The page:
Lighting the way for New Authors


Chances are, if you have been at this for a while, you already know how to use Google Alerts to receive articles and posts that have been written about you and/or your topic. If not, learn more here:

But did you know you can utilize this important tool to get noticed by journalists who may review your book? The process is extremely simple and will take minimal time and effort (compared to other methods).

• Go to and create a Google Alert for your genre (fiction) or your area of expertise (non-fiction). If your book is already published, we recommend you also create an alert with your book title so that Google will send you a prompt (with a link) every time your book is reviewed or mentioned on the net.

• Google Alerts then sends you related articles, blog posts and forum topics directly to your email’s inbox (you can easily control frequency and type of content). When you read a posting you like, send the writer/reporter who wrote it a short note saying you enjoyed the article and include a few quotes and details.

NOTE: Remember, relating personal experience always engages the reader more. Think of how you feel when someone reads your book and you ask, “What did you think?” When a reader says, “I liked it,” you are simply relieved that they didn’t dislike it. But when a reader says, “I enjoyed it. I especially like the part where you talked about your triumph over adversity. It brought tears to my eyes because the same thing happened to me.” This kind of response is much more engaging and rewarding, right? And it invites further comment, and therefore, contact, which is key. So when you write your note letting them know you enjoyed the article, share a personal experience of the book if possible.

When journalists read comments or emails from people who enjoyed their work (and are not asking for anything), they take notice and often respond! Don’t try to sell them your book, or service, or idea, just write a note as a fan of their work and mention your book’s website when introducing yourself as a way of reinforcing your credibility.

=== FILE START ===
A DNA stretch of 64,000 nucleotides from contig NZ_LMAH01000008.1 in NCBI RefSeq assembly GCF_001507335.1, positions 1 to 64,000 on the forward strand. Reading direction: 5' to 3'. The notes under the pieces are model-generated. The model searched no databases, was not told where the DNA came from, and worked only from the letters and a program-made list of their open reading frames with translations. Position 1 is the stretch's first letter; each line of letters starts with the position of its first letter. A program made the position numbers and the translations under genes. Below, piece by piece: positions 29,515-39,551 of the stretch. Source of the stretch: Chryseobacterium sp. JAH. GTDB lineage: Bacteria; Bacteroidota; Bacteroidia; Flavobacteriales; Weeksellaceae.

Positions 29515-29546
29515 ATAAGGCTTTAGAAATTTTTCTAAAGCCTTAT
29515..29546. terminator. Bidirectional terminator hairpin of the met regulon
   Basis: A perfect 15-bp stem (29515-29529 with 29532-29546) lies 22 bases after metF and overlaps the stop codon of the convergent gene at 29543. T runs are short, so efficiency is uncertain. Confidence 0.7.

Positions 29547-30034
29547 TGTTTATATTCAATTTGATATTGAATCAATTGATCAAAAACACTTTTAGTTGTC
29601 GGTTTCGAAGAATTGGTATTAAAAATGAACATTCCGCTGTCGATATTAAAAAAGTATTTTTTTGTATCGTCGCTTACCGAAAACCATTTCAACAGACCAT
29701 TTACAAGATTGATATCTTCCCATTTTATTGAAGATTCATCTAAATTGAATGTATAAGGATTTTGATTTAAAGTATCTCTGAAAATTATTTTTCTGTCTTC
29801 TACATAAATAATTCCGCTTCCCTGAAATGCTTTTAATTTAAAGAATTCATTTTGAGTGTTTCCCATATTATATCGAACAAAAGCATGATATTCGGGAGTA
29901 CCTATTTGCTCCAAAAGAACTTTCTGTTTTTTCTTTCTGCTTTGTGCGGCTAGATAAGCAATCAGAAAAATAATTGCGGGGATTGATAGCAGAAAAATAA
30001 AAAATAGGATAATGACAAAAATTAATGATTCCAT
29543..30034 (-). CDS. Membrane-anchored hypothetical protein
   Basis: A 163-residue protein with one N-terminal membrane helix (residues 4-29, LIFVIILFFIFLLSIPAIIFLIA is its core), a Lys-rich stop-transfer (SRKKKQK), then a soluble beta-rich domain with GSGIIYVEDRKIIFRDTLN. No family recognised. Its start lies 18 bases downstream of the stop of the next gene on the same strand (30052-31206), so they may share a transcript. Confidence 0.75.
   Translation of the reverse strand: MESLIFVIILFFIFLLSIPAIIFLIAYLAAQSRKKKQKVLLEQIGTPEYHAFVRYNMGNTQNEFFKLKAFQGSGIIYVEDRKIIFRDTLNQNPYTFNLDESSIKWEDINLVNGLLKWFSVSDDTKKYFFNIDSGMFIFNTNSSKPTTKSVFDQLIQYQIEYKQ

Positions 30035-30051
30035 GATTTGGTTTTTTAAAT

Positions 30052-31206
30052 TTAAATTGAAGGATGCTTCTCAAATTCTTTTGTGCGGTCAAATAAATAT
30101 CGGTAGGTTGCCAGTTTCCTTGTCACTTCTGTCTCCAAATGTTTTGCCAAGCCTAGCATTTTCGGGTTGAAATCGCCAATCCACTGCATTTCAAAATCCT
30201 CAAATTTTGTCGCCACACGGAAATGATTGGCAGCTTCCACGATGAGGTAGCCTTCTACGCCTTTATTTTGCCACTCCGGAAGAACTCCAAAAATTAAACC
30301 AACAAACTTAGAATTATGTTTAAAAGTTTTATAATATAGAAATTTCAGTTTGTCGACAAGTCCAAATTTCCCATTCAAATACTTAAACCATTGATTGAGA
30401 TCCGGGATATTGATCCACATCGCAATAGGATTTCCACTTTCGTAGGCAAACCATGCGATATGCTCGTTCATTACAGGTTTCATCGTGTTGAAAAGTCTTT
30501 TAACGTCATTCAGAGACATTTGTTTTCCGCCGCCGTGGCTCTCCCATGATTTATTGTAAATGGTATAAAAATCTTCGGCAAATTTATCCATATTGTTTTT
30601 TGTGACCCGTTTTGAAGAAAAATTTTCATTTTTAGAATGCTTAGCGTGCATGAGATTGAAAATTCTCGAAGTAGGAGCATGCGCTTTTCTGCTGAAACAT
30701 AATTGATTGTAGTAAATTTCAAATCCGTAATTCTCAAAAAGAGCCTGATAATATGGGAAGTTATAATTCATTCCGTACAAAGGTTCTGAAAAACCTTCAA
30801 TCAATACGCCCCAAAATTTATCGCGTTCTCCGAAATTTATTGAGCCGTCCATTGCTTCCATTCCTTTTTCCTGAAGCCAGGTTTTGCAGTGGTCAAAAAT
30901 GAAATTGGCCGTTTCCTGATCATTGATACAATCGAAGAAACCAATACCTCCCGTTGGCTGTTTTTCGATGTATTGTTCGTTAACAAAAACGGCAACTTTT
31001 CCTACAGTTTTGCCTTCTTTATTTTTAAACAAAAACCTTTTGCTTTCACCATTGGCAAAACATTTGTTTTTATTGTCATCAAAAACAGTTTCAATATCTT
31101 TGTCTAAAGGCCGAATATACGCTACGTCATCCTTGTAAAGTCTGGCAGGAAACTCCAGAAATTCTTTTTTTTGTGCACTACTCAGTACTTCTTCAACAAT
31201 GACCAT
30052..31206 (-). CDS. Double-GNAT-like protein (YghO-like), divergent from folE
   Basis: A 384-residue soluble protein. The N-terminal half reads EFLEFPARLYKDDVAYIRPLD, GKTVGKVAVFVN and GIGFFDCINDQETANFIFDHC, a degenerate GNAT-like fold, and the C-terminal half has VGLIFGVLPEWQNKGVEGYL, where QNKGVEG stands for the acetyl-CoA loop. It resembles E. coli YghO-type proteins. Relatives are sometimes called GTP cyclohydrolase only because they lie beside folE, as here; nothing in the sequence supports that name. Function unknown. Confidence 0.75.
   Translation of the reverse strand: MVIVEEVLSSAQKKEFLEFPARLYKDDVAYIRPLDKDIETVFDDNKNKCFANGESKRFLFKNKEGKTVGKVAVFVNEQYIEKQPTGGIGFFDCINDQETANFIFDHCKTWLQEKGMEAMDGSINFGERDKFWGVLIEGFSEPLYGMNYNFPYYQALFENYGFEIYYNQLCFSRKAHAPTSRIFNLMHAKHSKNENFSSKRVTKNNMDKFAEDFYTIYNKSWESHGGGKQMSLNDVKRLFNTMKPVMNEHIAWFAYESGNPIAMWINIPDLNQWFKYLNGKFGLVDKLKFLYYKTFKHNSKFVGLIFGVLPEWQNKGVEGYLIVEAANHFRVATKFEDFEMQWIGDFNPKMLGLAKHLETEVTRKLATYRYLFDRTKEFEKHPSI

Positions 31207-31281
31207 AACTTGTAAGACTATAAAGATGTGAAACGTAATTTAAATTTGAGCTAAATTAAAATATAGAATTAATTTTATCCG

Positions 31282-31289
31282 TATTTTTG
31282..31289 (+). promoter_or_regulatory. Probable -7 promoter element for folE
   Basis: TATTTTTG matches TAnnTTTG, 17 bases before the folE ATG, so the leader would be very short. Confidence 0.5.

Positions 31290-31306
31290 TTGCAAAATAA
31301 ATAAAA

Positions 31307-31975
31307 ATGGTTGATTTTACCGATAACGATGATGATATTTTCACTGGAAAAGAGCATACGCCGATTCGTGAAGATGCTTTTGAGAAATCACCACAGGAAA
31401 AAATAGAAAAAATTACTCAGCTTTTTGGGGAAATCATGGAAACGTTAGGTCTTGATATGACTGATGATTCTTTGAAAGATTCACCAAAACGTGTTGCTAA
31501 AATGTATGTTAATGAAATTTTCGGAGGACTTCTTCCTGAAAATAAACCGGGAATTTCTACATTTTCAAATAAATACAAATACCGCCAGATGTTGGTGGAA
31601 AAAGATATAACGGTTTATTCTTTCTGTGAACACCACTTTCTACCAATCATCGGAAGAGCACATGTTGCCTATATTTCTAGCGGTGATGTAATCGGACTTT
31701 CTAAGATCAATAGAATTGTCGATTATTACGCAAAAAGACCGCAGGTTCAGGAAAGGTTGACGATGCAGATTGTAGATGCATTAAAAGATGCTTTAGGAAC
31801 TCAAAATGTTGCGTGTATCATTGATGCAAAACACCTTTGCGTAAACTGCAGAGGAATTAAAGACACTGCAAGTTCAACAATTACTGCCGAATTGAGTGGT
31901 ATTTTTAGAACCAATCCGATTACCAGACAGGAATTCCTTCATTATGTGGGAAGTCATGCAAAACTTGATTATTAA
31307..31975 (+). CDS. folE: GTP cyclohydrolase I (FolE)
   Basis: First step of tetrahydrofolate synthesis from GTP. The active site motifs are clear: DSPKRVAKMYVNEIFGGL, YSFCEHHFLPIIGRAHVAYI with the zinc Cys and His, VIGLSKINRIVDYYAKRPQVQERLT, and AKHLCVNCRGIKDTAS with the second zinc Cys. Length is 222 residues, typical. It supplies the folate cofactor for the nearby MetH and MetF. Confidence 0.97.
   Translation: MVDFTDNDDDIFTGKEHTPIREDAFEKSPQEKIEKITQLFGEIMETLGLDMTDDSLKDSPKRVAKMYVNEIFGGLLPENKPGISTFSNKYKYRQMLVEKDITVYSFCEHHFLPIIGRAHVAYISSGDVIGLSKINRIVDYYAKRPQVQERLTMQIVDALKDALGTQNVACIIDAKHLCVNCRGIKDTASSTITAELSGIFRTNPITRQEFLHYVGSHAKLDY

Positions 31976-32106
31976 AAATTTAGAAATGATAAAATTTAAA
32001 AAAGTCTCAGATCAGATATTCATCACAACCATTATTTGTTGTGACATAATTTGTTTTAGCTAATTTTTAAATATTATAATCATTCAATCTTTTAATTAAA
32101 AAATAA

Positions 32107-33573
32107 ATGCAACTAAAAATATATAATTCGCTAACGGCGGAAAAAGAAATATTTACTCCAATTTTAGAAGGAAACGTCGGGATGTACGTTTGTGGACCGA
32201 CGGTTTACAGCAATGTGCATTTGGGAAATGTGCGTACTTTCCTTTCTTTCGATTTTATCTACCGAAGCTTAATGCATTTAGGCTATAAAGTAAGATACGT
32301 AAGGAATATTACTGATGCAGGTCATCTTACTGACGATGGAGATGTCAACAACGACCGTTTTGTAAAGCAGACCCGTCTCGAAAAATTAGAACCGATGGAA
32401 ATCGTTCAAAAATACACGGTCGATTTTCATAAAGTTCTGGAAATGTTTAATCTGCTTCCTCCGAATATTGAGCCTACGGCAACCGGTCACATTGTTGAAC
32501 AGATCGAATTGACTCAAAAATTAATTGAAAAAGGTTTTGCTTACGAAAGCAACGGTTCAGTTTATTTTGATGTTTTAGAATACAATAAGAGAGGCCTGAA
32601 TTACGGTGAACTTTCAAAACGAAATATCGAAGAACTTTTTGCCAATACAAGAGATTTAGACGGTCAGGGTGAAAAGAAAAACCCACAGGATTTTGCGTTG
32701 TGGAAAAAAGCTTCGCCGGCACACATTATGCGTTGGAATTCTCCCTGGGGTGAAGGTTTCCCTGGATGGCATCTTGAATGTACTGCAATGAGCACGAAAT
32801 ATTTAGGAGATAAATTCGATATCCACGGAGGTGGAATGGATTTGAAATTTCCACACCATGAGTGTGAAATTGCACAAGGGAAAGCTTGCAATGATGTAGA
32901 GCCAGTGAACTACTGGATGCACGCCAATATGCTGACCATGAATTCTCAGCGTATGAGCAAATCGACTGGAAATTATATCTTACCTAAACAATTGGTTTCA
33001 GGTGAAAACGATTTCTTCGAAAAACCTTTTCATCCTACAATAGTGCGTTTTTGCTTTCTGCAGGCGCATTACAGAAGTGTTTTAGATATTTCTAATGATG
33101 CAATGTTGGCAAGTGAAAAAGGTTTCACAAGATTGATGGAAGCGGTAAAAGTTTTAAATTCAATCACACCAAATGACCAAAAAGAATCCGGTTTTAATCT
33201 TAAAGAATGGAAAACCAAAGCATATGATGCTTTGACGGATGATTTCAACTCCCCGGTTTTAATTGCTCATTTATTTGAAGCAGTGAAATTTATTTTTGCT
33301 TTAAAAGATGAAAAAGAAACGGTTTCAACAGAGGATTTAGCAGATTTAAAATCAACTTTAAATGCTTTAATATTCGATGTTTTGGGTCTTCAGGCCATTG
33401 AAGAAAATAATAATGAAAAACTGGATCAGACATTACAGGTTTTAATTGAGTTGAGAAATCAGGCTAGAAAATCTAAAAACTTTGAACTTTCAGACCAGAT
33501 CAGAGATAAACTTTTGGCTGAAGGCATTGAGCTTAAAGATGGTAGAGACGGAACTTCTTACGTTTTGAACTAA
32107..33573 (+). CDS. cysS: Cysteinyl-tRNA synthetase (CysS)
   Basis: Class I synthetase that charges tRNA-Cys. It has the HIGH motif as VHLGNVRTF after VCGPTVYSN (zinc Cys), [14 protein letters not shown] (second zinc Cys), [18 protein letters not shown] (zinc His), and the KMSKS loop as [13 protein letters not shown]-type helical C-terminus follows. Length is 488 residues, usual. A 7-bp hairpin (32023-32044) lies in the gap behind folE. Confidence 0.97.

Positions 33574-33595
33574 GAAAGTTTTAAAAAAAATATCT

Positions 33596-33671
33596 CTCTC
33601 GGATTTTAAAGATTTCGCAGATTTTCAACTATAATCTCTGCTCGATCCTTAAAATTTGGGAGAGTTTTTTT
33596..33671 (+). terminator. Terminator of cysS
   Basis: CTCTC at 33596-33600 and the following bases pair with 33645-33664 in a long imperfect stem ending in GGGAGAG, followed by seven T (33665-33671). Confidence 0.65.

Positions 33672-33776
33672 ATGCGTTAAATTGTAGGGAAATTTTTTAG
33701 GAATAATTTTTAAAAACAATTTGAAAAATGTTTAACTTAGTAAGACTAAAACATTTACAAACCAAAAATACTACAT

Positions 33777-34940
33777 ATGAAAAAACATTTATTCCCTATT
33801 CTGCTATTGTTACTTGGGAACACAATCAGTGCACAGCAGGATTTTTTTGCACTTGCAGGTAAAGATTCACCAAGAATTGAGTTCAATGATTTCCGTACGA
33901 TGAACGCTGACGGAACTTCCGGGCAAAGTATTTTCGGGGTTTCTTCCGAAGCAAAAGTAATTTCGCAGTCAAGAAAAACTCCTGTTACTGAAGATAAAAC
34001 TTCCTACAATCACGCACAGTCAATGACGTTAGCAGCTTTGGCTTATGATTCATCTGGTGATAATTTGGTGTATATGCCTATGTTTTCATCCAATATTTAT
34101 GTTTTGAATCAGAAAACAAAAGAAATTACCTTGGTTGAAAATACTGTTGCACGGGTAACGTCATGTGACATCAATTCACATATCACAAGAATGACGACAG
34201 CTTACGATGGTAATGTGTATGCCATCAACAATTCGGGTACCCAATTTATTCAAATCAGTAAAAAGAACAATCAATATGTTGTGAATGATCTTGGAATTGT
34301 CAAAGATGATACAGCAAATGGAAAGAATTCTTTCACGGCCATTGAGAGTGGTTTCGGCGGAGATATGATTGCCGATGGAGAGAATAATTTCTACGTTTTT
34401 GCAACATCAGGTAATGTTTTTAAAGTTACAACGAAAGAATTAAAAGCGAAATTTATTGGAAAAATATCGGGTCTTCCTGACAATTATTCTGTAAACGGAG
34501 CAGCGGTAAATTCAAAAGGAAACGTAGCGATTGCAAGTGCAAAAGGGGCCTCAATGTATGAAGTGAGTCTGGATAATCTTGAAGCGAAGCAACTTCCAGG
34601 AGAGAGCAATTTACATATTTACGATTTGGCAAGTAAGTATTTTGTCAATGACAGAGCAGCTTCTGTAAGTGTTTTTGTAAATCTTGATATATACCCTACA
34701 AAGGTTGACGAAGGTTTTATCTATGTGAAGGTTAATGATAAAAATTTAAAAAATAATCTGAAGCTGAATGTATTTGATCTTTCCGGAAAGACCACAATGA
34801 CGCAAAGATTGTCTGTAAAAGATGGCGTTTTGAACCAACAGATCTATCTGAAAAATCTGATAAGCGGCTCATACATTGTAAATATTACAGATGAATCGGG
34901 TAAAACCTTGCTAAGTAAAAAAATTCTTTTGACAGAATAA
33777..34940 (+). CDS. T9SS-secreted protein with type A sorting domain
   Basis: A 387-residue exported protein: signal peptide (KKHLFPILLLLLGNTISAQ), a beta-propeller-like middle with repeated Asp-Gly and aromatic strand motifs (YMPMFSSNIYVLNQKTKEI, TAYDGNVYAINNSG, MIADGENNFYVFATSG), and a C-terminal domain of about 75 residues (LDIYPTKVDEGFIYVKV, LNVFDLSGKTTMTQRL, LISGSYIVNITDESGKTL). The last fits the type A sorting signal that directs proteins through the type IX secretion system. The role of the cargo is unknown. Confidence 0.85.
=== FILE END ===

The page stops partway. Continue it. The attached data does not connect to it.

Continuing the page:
• If the journalist or blogger replies to thank you for your comments, offer to send a free copy of your book and if you are a non-fiction author, offer to be a free resource for other stories on similar topics.

Remember, your job as a PR spokesperson, is not to convince them to buy your book, but to create relationships with bloggers and reporters who will come to view you as interesting and engaging—and if you are a non-fiction author—a valuable and reliable source of knowledge and practical information that can be passed on to their readers.

We have a very smart and successful business associate who owns a company with whom we cross-promote. When asked the key to his success, he replied, “I picture everyone with the same question tattooed on their forehead; ‘What’s in for me?’ If you can answer that question for everyone you meet, you can get them on board with just about any idea.”

 This technique, although a bit cynical as a view on humankind, is a very useful tool when it comes to PR. If you approach each blogger / journalist by first answering the question ‘what’s in for them?’ ‘How can I give them something that their readership will find of value?’ then you will begin to understand how the business of marketing really works. This one simple question powers the mighty cogs and wheels of the great publicity machine.

Go forth and prosper!